Shame

The basement of the church smelled of natural gas and mildew.  It smelled of dust and grease and the memories of thick perfume.  The air dripped with sadness.  Thick poles propped up the ceiling where it sagged and Opal wondered who propped up those left behind when somebody died.  Before her, neat rows of tables were covered with white plastic cloths and grimy gold salt and pepper shakers. 
Della the stalwart bustled across the floor, soundless sensible shoes betraying nothing, her flowered dress bunching up about her middle.  “I’ll take that for you,” she said, matter-of-factly grabbing the hem of her dress and yanking it down before taking the platter —a memory of her time in San Francisco—from her hands.
Della lifted the foil and sniffed suspiciously.  “What is it?”
“Dim sum.  I made it myself,” Opal said, wanting to please.
Della raised her eyebrows.  “Come on,” she said and made her way to the buffet table overflowing with gelatin salads, tuna noodle casserole and meatloaf blanketed beneath thick slices of uncooked bacon.
Opal lagged behind, questioning her spike heels and the silk of her dress; questioning the dim sum and the fancy hand-painted platter.  There were farmers gathered here.  And farmers came to the table hungry for nourishment, not aesthetics.  What the city considered beautiful the country found trivial.  The country had no time for trivialities.
She sighed and slipped her diamond bracelet from her wrist.  The town would shame her into conformity, just as the people of the city had so many years ago.
This post was written in response to this week's Trifecta Challenge word: Shame.

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Writing in the Margins, Bursting at the Seams: Shame

Thursday, December 15, 2011

Shame

The basement of the church smelled of natural gas and mildew.  It smelled of dust and grease and the memories of thick perfume.  The air dripped with sadness.  Thick poles propped up the ceiling where it sagged and Opal wondered who propped up those left behind when somebody died.  Before her, neat rows of tables were covered with white plastic cloths and grimy gold salt and pepper shakers. 
Della the stalwart bustled across the floor, soundless sensible shoes betraying nothing, her flowered dress bunching up about her middle.  “I’ll take that for you,” she said, matter-of-factly grabbing the hem of her dress and yanking it down before taking the platter —a memory of her time in San Francisco—from her hands.
Della lifted the foil and sniffed suspiciously.  “What is it?”
“Dim sum.  I made it myself,” Opal said, wanting to please.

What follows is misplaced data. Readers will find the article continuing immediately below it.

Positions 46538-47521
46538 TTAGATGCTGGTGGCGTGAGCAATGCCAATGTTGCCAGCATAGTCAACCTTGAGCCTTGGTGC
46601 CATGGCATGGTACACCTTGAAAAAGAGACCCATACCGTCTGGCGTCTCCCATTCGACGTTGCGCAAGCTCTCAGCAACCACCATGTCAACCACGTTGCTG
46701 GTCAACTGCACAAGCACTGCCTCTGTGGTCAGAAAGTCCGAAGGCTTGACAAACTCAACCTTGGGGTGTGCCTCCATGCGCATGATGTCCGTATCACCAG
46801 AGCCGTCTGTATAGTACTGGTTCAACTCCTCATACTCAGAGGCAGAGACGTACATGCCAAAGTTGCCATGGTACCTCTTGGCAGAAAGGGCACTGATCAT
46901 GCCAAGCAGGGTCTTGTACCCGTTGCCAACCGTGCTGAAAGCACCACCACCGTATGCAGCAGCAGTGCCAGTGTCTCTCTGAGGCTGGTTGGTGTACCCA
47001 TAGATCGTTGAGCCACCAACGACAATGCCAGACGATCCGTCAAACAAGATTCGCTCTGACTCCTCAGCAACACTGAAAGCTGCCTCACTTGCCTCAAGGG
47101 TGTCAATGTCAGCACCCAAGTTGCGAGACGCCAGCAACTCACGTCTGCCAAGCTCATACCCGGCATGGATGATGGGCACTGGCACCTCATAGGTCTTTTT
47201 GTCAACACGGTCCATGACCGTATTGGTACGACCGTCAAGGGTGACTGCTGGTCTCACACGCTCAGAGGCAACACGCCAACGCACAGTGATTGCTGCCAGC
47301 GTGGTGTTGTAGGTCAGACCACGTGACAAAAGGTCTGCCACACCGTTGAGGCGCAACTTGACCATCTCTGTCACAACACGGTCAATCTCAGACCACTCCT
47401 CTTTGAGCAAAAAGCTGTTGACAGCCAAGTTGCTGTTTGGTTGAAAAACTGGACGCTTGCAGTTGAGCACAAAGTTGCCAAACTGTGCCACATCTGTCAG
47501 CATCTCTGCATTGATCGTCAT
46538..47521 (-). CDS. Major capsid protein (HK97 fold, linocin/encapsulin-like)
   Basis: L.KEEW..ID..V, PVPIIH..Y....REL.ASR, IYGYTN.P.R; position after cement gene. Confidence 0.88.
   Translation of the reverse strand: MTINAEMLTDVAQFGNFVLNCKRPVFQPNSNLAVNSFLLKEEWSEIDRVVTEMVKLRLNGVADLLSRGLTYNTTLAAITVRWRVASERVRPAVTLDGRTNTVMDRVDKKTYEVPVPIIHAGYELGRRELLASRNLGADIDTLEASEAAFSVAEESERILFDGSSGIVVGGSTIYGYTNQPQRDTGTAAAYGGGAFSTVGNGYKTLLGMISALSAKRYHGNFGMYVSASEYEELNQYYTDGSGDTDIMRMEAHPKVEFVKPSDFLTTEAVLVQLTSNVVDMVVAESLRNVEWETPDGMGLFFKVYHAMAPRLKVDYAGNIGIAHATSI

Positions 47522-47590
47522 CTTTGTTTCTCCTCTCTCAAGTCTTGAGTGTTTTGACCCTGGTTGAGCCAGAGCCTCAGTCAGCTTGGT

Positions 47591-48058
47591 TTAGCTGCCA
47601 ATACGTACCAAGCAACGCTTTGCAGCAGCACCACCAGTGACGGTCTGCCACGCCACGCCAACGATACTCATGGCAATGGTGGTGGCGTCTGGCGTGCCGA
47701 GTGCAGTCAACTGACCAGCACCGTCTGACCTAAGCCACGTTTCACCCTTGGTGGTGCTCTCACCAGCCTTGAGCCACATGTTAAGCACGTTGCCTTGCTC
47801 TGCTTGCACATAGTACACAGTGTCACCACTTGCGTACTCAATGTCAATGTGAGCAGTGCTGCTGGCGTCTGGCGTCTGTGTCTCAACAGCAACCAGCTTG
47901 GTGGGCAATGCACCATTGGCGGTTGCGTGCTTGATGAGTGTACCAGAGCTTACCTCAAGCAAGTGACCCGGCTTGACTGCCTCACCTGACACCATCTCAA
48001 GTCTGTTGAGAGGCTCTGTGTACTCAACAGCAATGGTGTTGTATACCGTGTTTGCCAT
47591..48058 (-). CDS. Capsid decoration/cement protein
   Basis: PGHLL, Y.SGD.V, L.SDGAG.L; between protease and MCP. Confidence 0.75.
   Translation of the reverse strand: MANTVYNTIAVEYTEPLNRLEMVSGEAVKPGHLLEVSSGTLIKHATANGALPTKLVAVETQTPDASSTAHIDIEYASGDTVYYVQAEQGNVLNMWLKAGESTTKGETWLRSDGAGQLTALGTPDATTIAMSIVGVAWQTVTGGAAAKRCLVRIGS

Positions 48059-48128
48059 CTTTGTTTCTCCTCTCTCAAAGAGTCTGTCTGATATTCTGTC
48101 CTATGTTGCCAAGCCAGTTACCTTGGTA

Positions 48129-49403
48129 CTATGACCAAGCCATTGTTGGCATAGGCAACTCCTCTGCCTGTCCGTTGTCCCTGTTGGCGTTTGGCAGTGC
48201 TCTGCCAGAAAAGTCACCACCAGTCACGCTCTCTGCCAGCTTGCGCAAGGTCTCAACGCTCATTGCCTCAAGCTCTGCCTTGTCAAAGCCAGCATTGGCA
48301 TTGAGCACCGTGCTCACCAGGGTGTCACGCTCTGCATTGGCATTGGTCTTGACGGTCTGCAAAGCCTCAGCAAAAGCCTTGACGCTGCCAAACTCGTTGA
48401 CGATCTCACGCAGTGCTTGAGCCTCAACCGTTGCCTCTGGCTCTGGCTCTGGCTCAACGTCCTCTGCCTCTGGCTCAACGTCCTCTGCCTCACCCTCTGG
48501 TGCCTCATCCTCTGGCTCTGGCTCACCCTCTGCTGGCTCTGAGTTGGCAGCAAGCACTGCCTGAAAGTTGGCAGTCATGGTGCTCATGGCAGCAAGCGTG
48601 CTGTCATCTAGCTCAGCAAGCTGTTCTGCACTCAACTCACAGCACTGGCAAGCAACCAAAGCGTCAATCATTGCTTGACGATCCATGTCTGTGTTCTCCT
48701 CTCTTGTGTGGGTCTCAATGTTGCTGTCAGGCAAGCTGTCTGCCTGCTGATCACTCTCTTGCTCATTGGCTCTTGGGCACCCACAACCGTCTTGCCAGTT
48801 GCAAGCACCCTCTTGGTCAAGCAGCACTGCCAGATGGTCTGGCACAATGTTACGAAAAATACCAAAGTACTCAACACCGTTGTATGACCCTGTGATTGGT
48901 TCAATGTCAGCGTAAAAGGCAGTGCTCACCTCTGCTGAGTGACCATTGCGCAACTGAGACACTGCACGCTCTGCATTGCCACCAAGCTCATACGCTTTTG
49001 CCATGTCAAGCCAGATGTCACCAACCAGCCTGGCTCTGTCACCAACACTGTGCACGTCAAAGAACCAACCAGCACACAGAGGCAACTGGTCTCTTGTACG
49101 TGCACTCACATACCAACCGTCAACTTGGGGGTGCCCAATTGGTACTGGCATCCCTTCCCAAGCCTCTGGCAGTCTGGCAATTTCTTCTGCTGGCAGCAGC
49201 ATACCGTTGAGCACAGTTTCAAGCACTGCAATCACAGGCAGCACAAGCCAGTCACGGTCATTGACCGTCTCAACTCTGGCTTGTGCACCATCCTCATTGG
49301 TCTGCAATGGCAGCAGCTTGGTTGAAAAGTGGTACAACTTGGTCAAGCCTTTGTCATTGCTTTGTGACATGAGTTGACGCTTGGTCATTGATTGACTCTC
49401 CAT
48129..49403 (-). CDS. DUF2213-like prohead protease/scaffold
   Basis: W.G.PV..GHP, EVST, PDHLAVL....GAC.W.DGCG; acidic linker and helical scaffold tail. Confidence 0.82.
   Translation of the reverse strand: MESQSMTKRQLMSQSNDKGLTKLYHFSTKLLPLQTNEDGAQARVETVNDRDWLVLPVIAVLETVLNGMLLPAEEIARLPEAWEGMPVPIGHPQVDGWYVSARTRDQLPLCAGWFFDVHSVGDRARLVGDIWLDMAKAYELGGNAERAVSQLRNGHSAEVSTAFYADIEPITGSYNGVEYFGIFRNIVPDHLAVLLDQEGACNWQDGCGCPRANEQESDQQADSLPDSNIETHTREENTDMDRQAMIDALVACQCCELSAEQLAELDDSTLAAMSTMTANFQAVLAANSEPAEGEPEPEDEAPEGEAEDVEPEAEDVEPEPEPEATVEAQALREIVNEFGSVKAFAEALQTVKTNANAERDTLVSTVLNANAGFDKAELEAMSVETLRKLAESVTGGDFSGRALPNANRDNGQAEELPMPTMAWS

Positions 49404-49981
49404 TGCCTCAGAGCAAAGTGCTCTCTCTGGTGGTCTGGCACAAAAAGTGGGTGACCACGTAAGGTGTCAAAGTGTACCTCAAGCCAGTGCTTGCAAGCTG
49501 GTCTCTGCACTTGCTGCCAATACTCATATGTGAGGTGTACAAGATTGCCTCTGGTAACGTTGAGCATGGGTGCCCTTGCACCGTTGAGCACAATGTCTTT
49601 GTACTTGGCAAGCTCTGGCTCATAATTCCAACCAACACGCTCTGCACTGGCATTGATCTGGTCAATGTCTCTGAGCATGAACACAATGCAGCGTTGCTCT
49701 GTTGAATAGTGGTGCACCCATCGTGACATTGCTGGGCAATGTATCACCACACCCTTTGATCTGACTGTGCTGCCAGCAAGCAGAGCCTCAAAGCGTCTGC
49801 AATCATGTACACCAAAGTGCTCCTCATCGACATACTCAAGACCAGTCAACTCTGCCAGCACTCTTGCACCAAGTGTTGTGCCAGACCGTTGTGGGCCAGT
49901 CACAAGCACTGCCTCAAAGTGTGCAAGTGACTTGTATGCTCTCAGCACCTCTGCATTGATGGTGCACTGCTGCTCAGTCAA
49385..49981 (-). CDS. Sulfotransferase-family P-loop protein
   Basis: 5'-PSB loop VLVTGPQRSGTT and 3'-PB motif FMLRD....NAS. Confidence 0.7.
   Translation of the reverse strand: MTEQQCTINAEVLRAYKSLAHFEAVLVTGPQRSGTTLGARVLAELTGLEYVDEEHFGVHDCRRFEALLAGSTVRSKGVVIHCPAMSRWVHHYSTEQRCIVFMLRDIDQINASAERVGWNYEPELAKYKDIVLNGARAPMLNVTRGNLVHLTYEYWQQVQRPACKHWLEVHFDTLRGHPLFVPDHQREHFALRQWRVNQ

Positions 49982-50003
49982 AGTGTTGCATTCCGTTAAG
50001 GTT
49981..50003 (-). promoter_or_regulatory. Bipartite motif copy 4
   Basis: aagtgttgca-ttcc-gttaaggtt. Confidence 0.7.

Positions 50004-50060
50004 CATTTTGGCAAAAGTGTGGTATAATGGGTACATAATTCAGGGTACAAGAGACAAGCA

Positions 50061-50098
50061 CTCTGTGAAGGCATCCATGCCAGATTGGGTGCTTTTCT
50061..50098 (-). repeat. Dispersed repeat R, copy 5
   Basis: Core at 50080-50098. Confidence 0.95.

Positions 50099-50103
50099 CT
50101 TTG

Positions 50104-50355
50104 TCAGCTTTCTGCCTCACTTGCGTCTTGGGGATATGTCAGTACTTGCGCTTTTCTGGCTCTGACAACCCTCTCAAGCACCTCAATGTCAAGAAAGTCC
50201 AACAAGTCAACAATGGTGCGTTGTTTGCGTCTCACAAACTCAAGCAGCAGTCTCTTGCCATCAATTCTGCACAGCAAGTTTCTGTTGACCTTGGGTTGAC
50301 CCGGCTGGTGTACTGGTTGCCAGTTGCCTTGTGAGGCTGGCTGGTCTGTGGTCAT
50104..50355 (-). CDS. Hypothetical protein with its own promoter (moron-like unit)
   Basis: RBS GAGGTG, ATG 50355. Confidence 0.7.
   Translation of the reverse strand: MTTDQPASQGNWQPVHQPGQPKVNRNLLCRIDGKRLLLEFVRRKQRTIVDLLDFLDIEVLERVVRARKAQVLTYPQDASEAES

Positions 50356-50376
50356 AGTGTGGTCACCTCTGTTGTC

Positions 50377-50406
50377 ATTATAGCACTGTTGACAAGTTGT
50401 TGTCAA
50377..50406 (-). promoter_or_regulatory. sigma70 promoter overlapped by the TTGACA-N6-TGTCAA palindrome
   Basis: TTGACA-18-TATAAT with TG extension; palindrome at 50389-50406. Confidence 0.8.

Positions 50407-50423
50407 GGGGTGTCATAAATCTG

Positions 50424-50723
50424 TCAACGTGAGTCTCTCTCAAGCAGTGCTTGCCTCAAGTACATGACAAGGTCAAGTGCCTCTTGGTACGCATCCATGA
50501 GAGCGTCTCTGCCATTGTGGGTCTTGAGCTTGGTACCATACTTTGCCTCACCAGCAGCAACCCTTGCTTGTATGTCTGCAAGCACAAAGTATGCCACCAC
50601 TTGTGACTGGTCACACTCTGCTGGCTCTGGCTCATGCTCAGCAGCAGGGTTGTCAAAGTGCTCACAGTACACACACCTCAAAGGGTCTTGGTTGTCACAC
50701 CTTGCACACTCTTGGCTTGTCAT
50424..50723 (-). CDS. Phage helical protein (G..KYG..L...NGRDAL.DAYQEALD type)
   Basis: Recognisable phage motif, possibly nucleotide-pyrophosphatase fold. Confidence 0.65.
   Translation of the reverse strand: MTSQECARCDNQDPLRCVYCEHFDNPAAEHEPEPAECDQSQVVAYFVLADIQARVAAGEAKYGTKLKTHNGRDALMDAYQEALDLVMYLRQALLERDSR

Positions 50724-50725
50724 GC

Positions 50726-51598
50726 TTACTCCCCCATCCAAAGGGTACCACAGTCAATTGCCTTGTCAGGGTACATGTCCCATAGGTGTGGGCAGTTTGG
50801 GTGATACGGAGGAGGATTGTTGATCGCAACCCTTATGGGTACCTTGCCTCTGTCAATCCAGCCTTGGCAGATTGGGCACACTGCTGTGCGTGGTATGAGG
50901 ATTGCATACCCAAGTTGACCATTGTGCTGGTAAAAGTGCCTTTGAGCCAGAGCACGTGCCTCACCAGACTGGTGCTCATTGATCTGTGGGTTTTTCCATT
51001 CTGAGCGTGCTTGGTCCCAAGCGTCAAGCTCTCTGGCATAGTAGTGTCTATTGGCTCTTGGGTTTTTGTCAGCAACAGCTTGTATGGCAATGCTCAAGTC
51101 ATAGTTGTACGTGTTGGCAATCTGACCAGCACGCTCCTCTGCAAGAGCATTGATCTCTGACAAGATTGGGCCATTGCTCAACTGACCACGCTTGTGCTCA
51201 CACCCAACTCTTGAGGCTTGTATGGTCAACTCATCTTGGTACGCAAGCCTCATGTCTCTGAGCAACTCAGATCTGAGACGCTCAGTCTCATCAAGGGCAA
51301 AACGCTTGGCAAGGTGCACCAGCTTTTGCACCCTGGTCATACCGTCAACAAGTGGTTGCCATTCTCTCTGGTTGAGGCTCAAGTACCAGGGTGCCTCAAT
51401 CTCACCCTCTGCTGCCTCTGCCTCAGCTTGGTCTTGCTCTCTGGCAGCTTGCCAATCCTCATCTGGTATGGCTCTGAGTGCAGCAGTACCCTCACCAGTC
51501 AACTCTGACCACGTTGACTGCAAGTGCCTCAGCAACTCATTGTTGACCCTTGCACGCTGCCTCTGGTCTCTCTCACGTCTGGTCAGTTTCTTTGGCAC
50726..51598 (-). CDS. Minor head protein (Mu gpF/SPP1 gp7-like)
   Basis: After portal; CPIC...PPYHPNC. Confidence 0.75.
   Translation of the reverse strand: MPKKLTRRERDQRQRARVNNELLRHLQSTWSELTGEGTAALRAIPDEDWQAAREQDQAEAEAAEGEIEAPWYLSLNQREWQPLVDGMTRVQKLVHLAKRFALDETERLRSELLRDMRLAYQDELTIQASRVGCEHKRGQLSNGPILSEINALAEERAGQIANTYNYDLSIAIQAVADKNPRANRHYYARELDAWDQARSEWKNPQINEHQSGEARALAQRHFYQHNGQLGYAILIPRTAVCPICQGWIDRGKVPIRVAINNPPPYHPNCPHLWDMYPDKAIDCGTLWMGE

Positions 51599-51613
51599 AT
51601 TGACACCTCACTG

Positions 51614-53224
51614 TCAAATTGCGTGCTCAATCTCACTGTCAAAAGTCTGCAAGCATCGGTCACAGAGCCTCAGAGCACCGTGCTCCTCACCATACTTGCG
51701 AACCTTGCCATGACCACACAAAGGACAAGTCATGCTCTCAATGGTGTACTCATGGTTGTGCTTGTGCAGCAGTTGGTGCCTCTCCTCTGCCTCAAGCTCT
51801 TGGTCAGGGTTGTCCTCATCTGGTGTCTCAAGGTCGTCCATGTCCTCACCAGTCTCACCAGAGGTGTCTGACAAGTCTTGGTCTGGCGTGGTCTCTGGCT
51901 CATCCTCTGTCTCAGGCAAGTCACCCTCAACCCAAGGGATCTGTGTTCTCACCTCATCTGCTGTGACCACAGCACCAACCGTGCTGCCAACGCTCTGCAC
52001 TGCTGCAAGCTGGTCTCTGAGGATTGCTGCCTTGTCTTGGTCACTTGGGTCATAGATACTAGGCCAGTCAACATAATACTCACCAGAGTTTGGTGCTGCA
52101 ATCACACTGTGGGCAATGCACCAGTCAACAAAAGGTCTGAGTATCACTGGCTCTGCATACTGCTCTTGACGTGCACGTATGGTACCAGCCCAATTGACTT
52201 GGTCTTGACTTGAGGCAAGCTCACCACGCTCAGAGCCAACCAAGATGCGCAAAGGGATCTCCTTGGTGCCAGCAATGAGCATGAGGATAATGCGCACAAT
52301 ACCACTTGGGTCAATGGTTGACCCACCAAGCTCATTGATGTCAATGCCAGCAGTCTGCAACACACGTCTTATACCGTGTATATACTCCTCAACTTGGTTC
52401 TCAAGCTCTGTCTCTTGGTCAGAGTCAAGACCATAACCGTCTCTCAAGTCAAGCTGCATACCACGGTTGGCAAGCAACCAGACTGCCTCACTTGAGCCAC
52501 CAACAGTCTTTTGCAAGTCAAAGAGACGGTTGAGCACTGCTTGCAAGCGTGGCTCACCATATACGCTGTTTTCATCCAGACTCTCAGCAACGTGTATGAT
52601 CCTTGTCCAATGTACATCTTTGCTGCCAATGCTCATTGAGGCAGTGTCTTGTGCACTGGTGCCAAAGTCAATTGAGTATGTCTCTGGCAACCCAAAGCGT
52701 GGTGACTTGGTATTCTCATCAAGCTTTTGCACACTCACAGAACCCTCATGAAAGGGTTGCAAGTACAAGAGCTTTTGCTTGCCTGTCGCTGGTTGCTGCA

Della raised her eyebrows.  “Come on,” she said and made her way to the buffet table overflowing with gelatin salads, tuna noodle casserole and meatloaf blanketed beneath thick slices of uncooked bacon.
Opal lagged behind, questioning her spike heels and the silk of her dress; questioning the dim sum and the fancy hand-painted platter.  There were farmers gathered here.  And farmers came to the table hungry for nourishment, not aesthetics.  What the city considered beautiful the country found trivial.  The country had no time for trivialities.
She sighed and slipped her diamond bracelet from her wrist.  The town would shame her into conformity, just as the people of the city had so many years ago.
This post was written in response to this week's Trifecta Challenge word: Shame.

Labels:

12 Comments:

At December 15, 2011 at 8:06 PM , Anonymous Elizabeth Young said...

Beautiful! I learned a great deal about Opal in a short timespan - even her name speaks of opulence and iridescence. Would like to learn more about this fascinating woman. Hope you have a wonderful Christmas Kelly and a prosperous and healthy New Year. Elizabeth.

 
At December 16, 2011 at 3:31 AM , Anonymous Kgwaite said...

Thank you, Elizabeth!

 
At December 16, 2011 at 12:27 PM , Anonymous Lara Hill said...

Excellent! I really like the way you capture how a girl is too city for the country after being too country for the city!

 
At December 18, 2011 at 5:29 PM , Anonymous Rhonda Ritenour said...

Very interesting piece. Thanks for sharing. I look forward to reading more of your writing. :-)

 
At December 19, 2011 at 5:03 AM , Anonymous Trifecta said...

Thank you for contributing to this week's Trifecta Challenge. I loved your piece. I like the idea of propping up people who have been left behind, and I love the idea of a dim sum being lonely and out of place. Having lived in both country and city, and having felt a little out of place in each, this piece really resonated with me. I hope we'll see you back next week.

 
At December 19, 2011 at 9:50 AM , Anonymous Amanda said...

SO wonderful. Your voice in this piece is very clear. I love it.

 
At December 20, 2011 at 10:38 PM , Anonymous joules said...

I wrote this on Trifecta, but in case you're not reading your own press I'm sharing it here:)
Kelly, that first paragraph is rich with detail and is so fulfilling. And the phrase hungry for nourishment, not aesthetics made me wish I had written it. Well done!

 
At December 21, 2011 at 3:59 AM , Anonymous kgwaite said...

Thanks, Amanda!

 
At December 21, 2011 at 3:59 AM , Anonymous kgwaite said...

Yes, I've lived both as well and now I live in that no-man's land: the suburbs. Thanks for reading!

 
At December 21, 2011 at 4:00 AM , Anonymous kgwaite said...

Thanks for reading!

 
At December 21, 2011 at 4:00 AM , Anonymous kgwaite said...

Thank you for reading, Lara!

 
At December 21, 2011 at 4:12 AM , Anonymous kgwaite said...

Thanks so much! I'm reading A Place on Earth by Wendell Berry, an author who really doesn't get the attention he deserves. He is a master at portraying uncomfortable situations and embarrassment. I was trying to take a stab at the same thing here.

 

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